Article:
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Shooting Blanks: “Death Wish” (1974)

    “Death Wish” is a genuine curiosity; a  terrible movie which prompted a great deal of useful, spirited and intelligent sociopolitical discussion. The theme of the film is justice, or rather the lack of it, and the rise of vigilantism … Continue reading

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Sex, Drugs and TV: “The Groove Tube” (1974)

   Ken Shapiro’s “The Groove Tube” is a raggedy collection of skits satirizing television ads and programs, a not especially challenging target that is met with a lack of conceptual focus and a wildly variant acuity of wit. In fact, … Continue reading

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Shoot. Load. Repeat.: “The Enforcer” (1976)

   It begins as a Squeaky Fromme wannabe is picked up by two gas company employees who are swiftly dispatched in rather gruesome fashion by blonde haired, blue-eyed psychopath Bobby Maxwell (DeVeren Bookwalter in full drooling grimace mode). These are … Continue reading

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With Extreme Prejudice: “El Condor” (1970)

  John Guillerman’s “El Condor” is a noisy, violent, preposterous western of the variety that became extremely popular with studios in the Sixties (Richard Brooks’ “The Professionals” being the most accomplished example) often blending elements with the fading noir genre … Continue reading

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Windbag: “The Hindenburg” (1975)

    The movies love a mystery, especially one based on historical fact as it affords Hollywood the opportunity to do something which it prides itself on doing better than any omnipotent deity: improving on real life. This unnatural (and … Continue reading

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Baby Steps: “The Mind of Mr. Soames” (1970)

John Soames is a thirty year old man who has lived in a coma since birth,  until a team of doctors, including an eminent surgeon, believe they have the answer to his perpetual stasis and proceed to awaken him mindful … Continue reading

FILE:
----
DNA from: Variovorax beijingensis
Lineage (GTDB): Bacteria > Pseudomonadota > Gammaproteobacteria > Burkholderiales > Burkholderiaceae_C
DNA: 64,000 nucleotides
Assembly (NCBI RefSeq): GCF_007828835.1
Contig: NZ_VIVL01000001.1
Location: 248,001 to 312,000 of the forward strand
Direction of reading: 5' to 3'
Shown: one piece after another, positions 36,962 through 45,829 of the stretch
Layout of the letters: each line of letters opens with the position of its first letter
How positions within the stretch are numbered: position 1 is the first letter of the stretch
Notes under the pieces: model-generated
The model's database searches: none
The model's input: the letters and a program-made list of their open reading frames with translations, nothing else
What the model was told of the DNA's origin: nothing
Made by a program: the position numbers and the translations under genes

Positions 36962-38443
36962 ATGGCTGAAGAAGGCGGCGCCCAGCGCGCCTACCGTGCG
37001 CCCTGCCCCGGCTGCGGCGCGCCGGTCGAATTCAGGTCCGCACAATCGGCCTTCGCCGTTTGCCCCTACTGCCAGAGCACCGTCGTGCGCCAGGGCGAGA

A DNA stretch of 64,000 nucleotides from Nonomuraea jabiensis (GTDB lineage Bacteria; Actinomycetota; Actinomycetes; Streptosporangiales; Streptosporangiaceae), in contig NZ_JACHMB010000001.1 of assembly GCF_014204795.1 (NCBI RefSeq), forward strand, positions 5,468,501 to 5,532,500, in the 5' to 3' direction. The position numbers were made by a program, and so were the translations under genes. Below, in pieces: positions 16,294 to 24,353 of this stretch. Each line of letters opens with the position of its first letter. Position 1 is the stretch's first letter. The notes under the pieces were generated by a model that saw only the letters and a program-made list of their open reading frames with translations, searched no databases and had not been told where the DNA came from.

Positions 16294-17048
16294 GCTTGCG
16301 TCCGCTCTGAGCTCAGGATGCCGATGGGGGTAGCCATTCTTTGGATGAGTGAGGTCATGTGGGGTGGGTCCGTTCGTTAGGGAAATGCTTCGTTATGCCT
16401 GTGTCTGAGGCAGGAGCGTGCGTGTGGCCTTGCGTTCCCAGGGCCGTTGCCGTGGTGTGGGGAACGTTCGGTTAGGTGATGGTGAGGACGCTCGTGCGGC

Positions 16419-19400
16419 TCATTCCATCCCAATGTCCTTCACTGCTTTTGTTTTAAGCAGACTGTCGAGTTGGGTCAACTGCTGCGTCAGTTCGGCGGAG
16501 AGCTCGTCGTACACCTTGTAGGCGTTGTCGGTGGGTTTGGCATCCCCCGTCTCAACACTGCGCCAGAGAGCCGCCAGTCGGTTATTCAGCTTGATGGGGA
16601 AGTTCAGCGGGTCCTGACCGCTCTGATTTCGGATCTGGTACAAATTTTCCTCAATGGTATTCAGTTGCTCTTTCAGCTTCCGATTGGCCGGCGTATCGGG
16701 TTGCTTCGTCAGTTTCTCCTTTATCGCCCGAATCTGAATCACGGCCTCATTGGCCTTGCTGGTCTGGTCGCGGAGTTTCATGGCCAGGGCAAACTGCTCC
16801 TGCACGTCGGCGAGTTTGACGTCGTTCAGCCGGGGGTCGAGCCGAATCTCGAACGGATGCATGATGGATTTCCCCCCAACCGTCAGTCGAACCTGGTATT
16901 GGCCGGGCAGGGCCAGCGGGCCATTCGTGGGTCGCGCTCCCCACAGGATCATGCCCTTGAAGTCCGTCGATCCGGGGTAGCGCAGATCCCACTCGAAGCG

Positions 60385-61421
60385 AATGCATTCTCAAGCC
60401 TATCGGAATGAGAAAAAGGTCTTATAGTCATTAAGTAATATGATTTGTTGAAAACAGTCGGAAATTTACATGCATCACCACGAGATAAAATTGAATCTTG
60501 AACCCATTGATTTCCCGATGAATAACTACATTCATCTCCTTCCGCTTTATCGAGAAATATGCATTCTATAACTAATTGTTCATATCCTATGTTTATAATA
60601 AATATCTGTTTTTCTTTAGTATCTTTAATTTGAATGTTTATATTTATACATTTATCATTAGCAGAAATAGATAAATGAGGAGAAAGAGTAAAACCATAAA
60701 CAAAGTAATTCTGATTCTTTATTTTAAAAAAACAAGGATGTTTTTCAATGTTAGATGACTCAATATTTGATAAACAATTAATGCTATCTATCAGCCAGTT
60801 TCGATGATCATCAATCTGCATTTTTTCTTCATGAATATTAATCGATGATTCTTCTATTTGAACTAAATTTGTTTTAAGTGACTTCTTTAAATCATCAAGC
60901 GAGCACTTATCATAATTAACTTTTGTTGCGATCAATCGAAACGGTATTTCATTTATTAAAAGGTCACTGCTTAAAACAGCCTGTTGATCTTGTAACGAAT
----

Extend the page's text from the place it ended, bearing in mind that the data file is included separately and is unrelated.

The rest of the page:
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Grand Delusion: “EQUUS” (1977)

   It’s an unfortunate circumstance when talented film makers fortified with the best of intentions get carried away with their efforts, becoming quite pleased with themselves that unlike the majority of commercial craftsmen they are tackling important ideas, and due … Continue reading

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A Most Peculiar Love Story: “The Abominable Dr. Phibes” (1971)

                   Robert Fuest   (September 27, 1927 – March 21, 2012)      With its roots in the serial murder giallo tradition of both Mario Bava’s“The Girl Who Knew Too Much” and “Blood and Black Lace”, … Continue reading

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The Good, The Bad and the Baddest: “The French Connection” (1971)

     Being a narc is assuming the role of a soldier in a never-ending war with the urban streets as the battleground; the debris littered alleys and dark, smoky dive bars being the jungle in which only the criminally depraved … Continue reading

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WHERE DREAMS GO BAD: “WESTWORLD” (1973)

   Novelist Michael Crichton’s directorial debut “Westworld” encompasses his usual cautionary scientific doomsday scenario while satirically taking aim at America’s love affair with diversion; whether through theme park escapism or the movie-going experience itself, and how our dreams and expectations … Continue reading